"If one truly wants to make savings a priority, it cannot be a residual -- what is left over. It should be a line item on your budget. You don't successfully build wealth by simply taking what you have left after all your expenses. We accomplish what we prioritize. Prioritize savings and invest those savings."
I Vision Board
Michael Hammelburger, the CEO and a certified financial advisor at The Bottom Line Group, says one effective approach he employed was creating a financial vision board, a departure from conventional number-crunching methods.
By visually representing his financial goals with images and symbols that represented his desired life, Hammelburger found himself staying motivated and focused on the bigger picture. This innovative strategy added a unique dimension to his financial planning process, helping him achieve his aspirations with greater clarity and determination.
I Do Financial Challenges With My Family and Friends
According to Hammelburger, another unconventional approach he employed was organizing financial challenges with friends or family. These challenges, like a no-spend month or a creative side hustle week, were designed to be both fun and rewarding.
Engaging in friendly competition and offering each other encouragement held them accountable and enhanced their financial discipline. By making money management an enjoyable group activity, they found it easier to stay on track and achieve their financial goals.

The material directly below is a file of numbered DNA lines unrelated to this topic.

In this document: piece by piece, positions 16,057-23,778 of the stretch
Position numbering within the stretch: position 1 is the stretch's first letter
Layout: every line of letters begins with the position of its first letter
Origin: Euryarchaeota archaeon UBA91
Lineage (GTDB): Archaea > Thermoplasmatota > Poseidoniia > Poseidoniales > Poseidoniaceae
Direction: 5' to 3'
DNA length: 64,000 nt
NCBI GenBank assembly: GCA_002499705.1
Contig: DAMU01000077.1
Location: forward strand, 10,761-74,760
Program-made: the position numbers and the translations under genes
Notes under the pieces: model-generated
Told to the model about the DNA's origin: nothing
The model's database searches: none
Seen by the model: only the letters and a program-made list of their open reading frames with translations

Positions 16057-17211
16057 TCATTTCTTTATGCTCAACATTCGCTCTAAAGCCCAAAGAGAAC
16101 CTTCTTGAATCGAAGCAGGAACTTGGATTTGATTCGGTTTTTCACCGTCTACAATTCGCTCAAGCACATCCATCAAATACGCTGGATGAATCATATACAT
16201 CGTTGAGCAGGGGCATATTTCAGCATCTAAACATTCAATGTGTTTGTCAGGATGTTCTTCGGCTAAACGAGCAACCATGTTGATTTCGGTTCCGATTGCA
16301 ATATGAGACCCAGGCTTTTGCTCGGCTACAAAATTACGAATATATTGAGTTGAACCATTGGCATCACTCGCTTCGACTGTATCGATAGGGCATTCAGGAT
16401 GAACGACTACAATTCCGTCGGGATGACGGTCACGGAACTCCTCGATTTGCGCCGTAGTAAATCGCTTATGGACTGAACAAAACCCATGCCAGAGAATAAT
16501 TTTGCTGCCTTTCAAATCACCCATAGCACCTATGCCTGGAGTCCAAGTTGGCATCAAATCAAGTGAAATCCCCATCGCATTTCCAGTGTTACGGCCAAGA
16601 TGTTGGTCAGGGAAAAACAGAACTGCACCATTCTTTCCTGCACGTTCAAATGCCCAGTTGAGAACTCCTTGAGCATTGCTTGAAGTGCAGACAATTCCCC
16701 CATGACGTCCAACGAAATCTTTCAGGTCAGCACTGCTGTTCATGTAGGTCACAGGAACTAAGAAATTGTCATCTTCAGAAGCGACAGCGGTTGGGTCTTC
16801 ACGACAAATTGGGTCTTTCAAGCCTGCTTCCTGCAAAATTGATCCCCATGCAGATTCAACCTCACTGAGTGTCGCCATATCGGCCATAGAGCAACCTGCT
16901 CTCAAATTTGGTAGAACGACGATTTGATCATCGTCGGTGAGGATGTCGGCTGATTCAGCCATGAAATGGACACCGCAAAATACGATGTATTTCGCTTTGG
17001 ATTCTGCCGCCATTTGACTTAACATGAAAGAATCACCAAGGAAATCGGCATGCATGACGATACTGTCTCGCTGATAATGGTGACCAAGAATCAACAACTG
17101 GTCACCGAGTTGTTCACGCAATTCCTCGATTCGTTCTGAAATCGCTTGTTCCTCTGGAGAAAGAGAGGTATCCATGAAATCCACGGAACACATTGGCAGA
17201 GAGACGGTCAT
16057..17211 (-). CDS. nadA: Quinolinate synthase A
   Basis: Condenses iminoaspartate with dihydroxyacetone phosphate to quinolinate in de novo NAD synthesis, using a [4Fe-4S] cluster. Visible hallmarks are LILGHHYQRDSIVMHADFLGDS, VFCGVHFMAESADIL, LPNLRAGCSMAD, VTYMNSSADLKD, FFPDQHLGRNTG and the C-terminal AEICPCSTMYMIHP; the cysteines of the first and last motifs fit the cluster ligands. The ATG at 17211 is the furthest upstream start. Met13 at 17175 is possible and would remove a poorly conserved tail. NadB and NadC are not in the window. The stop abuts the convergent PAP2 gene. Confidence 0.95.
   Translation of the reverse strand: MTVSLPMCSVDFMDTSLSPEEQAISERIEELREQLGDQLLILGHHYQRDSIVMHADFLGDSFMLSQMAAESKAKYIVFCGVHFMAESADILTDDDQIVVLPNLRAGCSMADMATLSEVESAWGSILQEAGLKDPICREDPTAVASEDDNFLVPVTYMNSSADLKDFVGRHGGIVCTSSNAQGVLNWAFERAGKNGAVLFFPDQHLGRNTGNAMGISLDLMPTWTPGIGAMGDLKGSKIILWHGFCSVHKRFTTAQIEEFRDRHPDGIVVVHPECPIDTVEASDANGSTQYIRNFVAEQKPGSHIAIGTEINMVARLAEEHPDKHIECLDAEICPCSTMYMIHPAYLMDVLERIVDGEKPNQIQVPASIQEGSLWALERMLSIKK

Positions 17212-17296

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I Revisit My Subscription Services
This advice is evergreen for a reason. According to our financial experts, you probably have a few subscriptions you could let go of.
"Many people sign up for monthly subscription services, [and] once they're signed up, they rarely go back to reassess," says Steffa Mantilla, a certified financial education instructor and founder of the personal finance site, Money Tamer.
"Make a list of all your subscriptions and critically assess whether you're getting the full value out of them. Many people find that they have two or three services that offer the same type of service. By cutting even a few of these subscriptions, you'll save hundreds of dollars every year."